Under the new rules (see box below), which apply to products manufactured on or after August 30, 2018, manufacturers can provide short form generic warnings on product labels in a type size “no smaller than the largest type size used for other consumer information on the product,” ​with a minimum of 6-point type.

They can also provide long-form warnings specifying which Prop 65 chemicals may be in the product, although realistically most companies will choose the shorter warnings, predicted Steel.

Manufacturers reluctant to put warnings on individual products can provide warning materials to ‘authorized agents’ at retail customers to appear on shelf labels/signs or websites, but must also receive written or electronic confirmation acknowledging receipt, vital should a legal challenge be made.

However, given the practical challenges this raises (retailers “hate” Prop 65 signs, which are required to stay next to the specific product to which the warnings refer, says Steel), he is advising retailers receiving such requests to tell manufacturers to label their own products: “If it needs a warning, you put a label on it.”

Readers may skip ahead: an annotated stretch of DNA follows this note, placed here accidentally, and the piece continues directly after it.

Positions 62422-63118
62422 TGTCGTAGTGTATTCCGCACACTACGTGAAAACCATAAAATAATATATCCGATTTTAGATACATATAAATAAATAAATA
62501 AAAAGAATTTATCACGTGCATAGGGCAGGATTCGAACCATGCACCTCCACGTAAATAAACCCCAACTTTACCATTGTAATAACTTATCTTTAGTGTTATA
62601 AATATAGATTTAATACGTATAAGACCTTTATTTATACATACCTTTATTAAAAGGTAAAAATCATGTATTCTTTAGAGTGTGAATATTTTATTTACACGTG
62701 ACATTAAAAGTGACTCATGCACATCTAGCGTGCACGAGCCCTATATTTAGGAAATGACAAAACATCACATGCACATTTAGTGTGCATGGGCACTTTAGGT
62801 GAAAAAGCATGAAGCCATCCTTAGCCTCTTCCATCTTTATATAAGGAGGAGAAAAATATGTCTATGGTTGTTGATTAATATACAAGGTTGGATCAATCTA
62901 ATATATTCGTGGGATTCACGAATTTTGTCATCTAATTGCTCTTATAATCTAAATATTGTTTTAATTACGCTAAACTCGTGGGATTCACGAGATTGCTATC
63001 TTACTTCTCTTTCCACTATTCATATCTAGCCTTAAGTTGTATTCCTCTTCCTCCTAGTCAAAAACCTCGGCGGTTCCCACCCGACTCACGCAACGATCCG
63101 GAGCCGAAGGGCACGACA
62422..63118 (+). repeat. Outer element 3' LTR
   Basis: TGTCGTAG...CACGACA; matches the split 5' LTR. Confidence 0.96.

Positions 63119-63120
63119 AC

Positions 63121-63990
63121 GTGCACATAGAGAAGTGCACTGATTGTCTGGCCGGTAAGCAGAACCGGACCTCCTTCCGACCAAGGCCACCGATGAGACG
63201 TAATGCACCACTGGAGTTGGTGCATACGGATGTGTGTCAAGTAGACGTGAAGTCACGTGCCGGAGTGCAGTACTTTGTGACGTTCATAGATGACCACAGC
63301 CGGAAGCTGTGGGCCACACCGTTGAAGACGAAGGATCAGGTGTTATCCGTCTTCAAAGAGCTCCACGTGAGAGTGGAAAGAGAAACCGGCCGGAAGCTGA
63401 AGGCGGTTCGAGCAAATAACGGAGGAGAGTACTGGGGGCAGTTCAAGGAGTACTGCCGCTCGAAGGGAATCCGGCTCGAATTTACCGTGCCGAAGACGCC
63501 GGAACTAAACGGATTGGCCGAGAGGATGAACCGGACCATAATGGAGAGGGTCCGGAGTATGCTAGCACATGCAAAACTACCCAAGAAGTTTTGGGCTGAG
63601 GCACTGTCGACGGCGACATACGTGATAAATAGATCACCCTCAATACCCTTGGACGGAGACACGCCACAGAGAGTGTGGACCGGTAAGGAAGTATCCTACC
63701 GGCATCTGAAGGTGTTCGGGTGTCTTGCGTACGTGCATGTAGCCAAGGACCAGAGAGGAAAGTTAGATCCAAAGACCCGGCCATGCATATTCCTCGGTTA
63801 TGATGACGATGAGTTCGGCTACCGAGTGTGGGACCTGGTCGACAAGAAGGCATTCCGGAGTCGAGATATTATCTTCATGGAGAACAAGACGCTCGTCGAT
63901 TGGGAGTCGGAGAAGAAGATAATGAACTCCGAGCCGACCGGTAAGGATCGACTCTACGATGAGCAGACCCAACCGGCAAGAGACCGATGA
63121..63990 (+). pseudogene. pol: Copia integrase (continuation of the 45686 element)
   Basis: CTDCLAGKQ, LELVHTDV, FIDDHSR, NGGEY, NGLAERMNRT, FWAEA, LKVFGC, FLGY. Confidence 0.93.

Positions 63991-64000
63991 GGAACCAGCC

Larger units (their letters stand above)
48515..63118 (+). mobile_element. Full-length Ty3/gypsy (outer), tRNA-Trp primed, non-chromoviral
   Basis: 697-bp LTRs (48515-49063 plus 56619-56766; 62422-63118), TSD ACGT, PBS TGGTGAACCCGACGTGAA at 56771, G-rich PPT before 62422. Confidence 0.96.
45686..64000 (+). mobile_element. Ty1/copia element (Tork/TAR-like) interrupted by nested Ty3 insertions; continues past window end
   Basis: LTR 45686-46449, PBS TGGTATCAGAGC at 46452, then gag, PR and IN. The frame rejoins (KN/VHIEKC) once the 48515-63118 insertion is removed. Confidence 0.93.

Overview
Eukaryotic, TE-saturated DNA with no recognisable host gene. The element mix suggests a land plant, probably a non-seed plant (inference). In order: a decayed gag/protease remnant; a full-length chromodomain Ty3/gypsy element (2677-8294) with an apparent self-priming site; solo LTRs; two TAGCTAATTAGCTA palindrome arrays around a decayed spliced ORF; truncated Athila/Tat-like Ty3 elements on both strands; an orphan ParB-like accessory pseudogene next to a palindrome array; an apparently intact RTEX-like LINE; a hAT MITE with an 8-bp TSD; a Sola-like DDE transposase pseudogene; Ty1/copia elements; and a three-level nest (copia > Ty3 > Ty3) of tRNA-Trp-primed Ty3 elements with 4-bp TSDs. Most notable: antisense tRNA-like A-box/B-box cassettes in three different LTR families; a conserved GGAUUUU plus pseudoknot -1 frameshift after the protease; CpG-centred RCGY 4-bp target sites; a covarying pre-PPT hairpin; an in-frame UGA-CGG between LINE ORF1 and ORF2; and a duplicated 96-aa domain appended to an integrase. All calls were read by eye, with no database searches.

The same applies to distributors, he added: “I’ve seen manufacturers send a bunch of signs to distributors with a note to send them onto all their retail partners, which is just not going to work. My response is they should get back to the manufacturer and say we’re not in the business of distributing signs. But people are very confused.”

"It used to be that two thirds of Prop 65 plaintiffs were just in it for the money, today it’s probably 95%..."

Michael Steel, partner, Morrison & Foerster

Legalized blackmail?